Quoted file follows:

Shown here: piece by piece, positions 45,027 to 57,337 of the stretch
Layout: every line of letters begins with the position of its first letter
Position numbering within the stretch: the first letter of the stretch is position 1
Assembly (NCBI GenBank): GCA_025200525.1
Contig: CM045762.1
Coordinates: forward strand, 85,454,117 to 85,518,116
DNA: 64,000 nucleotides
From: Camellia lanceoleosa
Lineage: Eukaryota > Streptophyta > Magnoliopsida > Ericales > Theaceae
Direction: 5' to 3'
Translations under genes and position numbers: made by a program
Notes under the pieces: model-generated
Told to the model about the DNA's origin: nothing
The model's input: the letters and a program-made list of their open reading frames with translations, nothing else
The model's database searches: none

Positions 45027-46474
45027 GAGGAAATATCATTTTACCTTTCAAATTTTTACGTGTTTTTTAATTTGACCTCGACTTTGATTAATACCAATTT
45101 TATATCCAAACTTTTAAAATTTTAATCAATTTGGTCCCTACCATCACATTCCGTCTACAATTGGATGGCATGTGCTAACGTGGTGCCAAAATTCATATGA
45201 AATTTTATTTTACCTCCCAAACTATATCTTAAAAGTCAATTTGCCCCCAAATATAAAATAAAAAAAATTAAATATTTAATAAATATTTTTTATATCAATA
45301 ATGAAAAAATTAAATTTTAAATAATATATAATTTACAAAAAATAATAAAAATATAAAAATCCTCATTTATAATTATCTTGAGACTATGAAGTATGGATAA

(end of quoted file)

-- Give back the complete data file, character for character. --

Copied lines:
Shown here: piece by piece, positions 45,027 to 57,337 of the stretch
Layout: every line of letters begins with the position of its first letter
Position numbering within the stretch: the first letter of the stretch is position 1
Assembly (NCBI GenBank): GCA_025200525.1
Contig: CM045762.1
Coordinates: forward strand, 85,454,117 to 85,518,116
DNA: 64,000 nucleotides
From: Camellia lanceoleosa
Lineage: Eukaryota > Streptophyta > Magnoliopsida > Ericales > Theaceae
Direction: 5' to 3'
Translations under genes and position numbers: made by a program
Notes under the pieces: model-generated
Told to the model about the DNA's origin: nothing
The model's input: the letters and a program-made list of their open reading frames with translations, nothing else
The model's database searches: none

Positions 45027-46474
45027 GAGGAAATATCATTTTACCTTTCAAATTTTTACGTGTTTTTTAATTTGACCTCGACTTTGATTAATACCAATTT
45101 TATATCCAAACTTTTAAAATTTTAATCAATTTGGTCCCTACCATCACATTCCGTCTACAATTGGATGGCATGTGCTAACGTGGTGCCAAAATTCATATGA
45201 AATTTTATTTTACCTCCCAAACTATATCTTAAAAGTCAATTTGCCCCCAAATATAAAATAAAAAAAATTAAATATTTAATAAATATTTTTTATATCAATA
45301 ATGAAAAAATTAAATTTTAAATAATATATAATTTACAAAAAATAATAAAAATATAAAAATCCTCATTTATAATTATCTTGAGACTATGAAGTATGGATAA